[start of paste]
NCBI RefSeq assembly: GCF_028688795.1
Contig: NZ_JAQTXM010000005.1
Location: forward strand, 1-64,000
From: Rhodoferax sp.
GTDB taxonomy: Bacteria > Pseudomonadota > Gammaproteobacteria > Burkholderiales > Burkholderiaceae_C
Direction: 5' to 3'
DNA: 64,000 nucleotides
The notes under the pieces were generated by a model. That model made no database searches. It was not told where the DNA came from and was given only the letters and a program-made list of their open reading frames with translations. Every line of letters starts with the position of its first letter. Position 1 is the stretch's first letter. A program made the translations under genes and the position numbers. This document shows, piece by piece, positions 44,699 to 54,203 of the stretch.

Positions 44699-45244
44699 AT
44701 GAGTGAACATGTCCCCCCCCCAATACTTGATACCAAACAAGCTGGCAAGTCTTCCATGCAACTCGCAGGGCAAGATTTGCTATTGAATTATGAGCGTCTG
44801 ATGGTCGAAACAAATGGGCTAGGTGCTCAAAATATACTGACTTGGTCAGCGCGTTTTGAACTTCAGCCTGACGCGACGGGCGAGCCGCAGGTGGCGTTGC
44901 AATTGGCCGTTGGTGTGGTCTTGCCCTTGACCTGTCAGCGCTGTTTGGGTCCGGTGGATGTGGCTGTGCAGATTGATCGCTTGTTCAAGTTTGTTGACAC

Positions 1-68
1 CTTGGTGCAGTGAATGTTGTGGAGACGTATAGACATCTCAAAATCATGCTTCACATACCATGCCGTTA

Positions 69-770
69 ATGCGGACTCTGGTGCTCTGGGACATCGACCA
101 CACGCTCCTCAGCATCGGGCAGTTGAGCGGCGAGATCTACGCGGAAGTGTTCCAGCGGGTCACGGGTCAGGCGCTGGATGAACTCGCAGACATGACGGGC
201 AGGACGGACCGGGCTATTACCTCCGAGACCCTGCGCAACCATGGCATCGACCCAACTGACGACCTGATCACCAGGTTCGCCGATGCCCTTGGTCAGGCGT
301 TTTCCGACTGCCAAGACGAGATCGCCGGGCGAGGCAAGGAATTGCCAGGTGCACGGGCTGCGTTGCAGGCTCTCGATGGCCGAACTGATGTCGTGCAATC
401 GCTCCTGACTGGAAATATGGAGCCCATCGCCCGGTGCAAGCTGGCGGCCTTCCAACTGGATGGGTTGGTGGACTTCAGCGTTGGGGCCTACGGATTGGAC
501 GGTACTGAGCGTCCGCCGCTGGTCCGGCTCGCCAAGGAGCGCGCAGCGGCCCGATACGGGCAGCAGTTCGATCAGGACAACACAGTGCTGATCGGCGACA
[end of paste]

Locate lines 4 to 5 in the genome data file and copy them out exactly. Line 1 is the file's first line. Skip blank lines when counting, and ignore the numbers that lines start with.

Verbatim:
From: Rhodoferax sp.
GTDB taxonomy: Bacteria > Pseudomonadota > Gammaproteobacteria > Burkholderiales > Burkholderiaceae_C